Terranova: Navigating Down-Business Cycles

It is during times of economic decline that Terranova Corporation is able to develop and sell lower-quality land and generate steady cash flow from value-added activities like lease-up of residential properties. During the height of the real estate bubble, Stephen Bittel and his son, Chris Bittel, went from $2.5 million to $20 million in cash from real estate by selling parking spaces, retail stores, and undeveloped land His other son, Steven Bittel, bought $13 million in mortgage-backed securities in a concentrated amount.

These techniques are unique to Terranova. Stephen Bittel explained in an article that they don’t just go out and buy land, but that they are flexible in what they buy. When there are changes in the market, they can purchase land or equity.

This is called liquidity. Terranova Corporation, led by Stephen Bittel has significant equity positions in many of the troubled and assets it has purchased. If you’re well vast with commercial real estate investor and have not done a deep dive into distressed asset acquisitions and their importance to a company’s success, then you are missing out on some great opportunities.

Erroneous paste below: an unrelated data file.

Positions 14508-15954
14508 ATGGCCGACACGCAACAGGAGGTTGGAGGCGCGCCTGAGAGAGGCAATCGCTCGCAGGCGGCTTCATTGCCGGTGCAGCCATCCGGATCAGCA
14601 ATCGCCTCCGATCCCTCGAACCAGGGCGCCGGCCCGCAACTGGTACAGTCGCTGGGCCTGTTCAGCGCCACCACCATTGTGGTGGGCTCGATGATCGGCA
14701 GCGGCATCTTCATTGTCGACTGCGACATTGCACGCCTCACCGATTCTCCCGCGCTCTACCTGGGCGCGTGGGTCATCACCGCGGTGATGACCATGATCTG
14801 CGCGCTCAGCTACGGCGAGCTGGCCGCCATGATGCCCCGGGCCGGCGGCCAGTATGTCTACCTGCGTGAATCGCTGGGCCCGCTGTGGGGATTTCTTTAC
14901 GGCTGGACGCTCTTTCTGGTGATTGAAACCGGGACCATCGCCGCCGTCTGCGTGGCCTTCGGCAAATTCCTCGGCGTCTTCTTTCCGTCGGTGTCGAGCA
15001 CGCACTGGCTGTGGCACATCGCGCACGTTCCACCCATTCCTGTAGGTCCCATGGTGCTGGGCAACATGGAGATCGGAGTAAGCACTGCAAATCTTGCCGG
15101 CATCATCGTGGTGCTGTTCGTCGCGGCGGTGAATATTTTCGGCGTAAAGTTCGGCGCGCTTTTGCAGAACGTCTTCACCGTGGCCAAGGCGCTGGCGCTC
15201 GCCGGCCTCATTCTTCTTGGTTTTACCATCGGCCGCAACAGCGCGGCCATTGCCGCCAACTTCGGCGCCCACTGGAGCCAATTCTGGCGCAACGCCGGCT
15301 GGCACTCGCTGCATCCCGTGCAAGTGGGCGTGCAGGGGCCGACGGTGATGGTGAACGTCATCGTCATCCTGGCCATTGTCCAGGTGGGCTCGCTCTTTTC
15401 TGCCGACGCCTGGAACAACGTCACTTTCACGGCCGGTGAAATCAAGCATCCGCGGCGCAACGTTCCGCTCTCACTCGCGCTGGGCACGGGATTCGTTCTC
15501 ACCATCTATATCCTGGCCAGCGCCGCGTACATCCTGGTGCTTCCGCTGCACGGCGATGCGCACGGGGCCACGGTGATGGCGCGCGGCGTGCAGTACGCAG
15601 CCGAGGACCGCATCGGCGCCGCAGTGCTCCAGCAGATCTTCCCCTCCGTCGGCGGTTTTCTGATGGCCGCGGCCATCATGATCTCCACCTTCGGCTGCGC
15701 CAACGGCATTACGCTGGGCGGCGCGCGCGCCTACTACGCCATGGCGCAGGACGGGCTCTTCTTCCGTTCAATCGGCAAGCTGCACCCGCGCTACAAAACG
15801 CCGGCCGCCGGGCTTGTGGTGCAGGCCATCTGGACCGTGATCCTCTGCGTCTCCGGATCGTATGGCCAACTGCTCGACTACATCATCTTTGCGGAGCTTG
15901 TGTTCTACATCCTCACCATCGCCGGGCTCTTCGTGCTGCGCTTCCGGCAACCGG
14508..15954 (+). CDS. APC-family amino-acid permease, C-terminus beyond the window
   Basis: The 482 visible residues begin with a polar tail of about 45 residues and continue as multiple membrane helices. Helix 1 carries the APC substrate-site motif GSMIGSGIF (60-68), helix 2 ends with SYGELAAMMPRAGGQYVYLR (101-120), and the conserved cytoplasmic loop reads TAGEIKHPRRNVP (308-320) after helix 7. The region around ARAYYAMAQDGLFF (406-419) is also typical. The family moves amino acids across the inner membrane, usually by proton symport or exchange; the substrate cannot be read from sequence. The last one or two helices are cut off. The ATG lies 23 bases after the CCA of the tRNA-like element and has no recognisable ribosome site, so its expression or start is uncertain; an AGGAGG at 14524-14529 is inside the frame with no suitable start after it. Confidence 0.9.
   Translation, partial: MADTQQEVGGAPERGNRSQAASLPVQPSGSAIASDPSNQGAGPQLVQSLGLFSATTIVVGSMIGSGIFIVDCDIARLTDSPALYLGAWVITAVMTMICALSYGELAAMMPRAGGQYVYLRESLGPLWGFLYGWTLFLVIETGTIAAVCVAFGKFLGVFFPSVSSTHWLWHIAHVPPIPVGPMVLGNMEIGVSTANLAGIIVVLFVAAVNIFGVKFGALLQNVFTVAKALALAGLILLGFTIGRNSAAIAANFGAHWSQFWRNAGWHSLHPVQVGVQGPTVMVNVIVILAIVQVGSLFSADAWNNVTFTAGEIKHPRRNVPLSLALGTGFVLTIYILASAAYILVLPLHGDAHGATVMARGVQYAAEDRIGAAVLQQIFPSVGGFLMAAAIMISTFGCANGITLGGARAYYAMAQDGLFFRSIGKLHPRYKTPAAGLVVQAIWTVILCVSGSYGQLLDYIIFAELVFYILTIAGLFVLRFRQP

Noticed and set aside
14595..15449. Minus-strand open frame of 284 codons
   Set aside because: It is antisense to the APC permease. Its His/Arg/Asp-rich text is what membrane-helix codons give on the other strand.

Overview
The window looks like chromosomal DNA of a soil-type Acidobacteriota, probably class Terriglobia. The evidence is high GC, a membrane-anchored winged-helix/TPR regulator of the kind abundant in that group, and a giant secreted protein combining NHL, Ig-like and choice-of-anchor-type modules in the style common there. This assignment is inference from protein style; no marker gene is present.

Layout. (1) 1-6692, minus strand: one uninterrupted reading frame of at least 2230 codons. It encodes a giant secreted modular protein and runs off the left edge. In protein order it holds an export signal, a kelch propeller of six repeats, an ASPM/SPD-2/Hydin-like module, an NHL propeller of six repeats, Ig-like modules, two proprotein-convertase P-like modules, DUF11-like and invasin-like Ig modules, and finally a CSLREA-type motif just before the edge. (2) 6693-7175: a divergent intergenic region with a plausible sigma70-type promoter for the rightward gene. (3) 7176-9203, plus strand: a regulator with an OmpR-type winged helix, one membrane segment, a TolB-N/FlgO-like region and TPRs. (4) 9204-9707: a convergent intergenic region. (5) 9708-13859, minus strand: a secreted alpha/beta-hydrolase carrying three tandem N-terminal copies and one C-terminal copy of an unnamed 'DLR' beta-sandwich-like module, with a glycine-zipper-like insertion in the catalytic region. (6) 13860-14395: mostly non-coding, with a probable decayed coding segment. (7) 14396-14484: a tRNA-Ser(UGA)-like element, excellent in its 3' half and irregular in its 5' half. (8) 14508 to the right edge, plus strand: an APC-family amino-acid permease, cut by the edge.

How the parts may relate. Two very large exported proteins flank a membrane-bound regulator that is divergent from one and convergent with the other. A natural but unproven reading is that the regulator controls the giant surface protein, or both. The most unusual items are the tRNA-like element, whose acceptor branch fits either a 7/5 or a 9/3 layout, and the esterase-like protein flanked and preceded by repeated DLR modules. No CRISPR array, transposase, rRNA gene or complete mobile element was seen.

Every company must have such an opportunity as part of their strategic plan. That has paid off and certainly was the case for Terranova as well, which has grown its portfolio of assets to $350 million in commercial real estate, a portfolio that is mostly located in Florida. The same precepts apply to Terranova’s position in the most recent real estate downturn, which began in 2008. Stephen Bittel stated that the way to navigate down-business cycles is to look at the “bottom of the top,” which is his term for the part of the cycle that is in deep distress. They see these distressed assets as investment opportunities.

Another strategy that Stephen Bittel likes to employ when things get tough is to get a close-up look at the area’s current leaders. He and his colleagues typically use a company structure called the “deal-tree” to find opportunities for companies that have a solid balance sheet but could use additional investment capital. This sort of approach allows them to avoid some of the potential pitfalls that will often derail other investors.

Stephen Bittel, born in Miami, Florida, is an entrepreneur who began investing in commercial real estate back in 1969 when he was working in advertising and graphic design. See this page for related information.

 

Additional information about Bittel can be found on https://www.e-architect.com/miami/stephen-bittels-terranova-coral-gables-miracle-mile